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Conn. Salvation Army unveils mobile canteen

BRIDGEPORT, Conn. The Salvation Army kicked off the first day of hurricane season with a dedication ceremony for its new emergency mobile canteen.

The state-of-the-art van, rolled out at a Friday noontime ceremony in front of the City Hall Annex, replaces a unit used by the charity for two decades. Local volunteers drive the canteen to scenes where disaster-relief teams are deployed, such as fires or storms. There, they serve beverages, snacks and meals to both emergency personnel and victims.

"The new 15-foot canteen serves 4,000 hot meals a day," said Major Michael Sharpe, Bridgeport area services coordinator for the Salvation Army. "The canteen responds to fires and alarms from the area's fire departments as well as the State Police and other public entities. We respond to natural disasters in and out of state."

The Salvation Army volunteers, for instance, were on the scene in 1987 when the L'Ambiance Plaza apartment building collapsed while under construction. The local corps also were at Ground Zero after the Sept. 11, 2001, terrorist attacks; traveled to the Gulf Coast for two weeks when Hurricane Katrina hit and responded to the aftermath of a fiery tanker truck crash on Interstate 95 in 2004.

Sharon Connelly, a volunteer dispatcher for the canteen, is excited about the more efficient vehicle. "There is more room, more storage space," and among its features includes "two coffeemakers, a convection oven and a six-burner stovetop."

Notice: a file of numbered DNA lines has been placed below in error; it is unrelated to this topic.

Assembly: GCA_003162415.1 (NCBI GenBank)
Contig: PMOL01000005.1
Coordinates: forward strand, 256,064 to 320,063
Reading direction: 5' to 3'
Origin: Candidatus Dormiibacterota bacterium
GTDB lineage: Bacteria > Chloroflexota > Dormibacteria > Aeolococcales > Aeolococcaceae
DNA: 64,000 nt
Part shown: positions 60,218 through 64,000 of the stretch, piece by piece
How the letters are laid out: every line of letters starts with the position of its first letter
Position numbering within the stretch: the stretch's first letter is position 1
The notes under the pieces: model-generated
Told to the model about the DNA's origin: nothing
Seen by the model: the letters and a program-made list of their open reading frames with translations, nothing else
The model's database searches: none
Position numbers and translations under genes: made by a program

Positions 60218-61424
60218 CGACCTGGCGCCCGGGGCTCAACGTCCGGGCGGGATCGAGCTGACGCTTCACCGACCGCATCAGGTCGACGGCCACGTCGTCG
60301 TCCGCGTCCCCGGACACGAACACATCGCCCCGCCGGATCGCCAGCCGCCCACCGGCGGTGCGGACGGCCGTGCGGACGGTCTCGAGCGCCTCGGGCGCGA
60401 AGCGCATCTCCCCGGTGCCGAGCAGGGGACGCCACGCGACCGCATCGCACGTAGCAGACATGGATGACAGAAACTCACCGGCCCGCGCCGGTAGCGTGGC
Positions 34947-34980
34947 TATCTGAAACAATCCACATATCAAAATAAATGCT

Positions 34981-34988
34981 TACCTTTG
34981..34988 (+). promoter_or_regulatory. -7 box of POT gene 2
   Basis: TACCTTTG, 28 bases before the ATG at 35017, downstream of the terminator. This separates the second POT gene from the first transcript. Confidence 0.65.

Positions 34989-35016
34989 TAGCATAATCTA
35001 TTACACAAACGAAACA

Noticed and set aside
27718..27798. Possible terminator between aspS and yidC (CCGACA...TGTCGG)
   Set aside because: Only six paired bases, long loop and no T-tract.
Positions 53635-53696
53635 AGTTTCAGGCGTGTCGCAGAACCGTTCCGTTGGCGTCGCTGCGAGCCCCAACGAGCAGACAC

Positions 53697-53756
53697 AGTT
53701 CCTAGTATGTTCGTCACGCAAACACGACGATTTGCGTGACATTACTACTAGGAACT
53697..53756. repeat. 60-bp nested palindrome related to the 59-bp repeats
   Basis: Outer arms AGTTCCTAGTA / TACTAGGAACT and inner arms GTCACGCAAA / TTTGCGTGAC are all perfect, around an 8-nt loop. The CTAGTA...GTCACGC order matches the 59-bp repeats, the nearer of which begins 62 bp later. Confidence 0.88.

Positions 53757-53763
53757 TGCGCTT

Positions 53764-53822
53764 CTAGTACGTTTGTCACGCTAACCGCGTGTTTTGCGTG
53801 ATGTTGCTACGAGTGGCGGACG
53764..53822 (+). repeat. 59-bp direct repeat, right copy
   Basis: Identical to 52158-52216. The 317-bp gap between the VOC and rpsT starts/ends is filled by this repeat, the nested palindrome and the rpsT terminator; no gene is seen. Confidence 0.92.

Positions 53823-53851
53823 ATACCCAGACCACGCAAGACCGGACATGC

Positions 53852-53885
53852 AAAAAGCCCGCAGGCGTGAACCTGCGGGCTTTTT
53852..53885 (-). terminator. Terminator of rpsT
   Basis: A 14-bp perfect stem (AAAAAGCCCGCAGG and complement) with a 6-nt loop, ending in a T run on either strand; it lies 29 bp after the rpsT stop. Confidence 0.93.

The new canteen replaces a unit only 8 feet long, which the Salvation Army had "since 1989. It just outgrew the needs we had for it," said Richard Weston, the assistant director of the Salvation Army's greater Bridgeport area services.

The Salvation Army volunteers are directed by Anthony Gadsden, who was described by Robert Graether, the Salvation Army's Advisory Board chairman, as "an angel that walks among us."

Gadsden, a Salvation Army volunteer for more than 30 years, said that being able to provide some sort of help during emergencies like 9/11 was a privilege.

"Being at Ground Zero on day one was something you don't even want to dream about, a sight I hope I never experience again," he said. There were no lights or running water at the site of the World Trade Center wreckage, yet the volunteers were there serving meals to victims even in the dark and dust-filled atmosphere.

Before the Salvation Army chapter acquired the first canteen, Gadsden had delivered food to emergency scenes in a red station wagon for about 15 years.

The canteen is available 24 hours a day, seven days a week all year, and is housed in the city by American Medical Response.

"We rely so heavily on the Bridgeport canteen all year round. They [the volunteers] are there all year round at all hours of the night and during the hot summer days," said Deputy Fire Chief Robert Petrucelli. "The volunteers are a tremendous asset for the Bridgeport Fire Department and we greatly appreciate all of their services."

Also in attendance were emergency services personnel from area communities and Mayor John M. Fabrizi.

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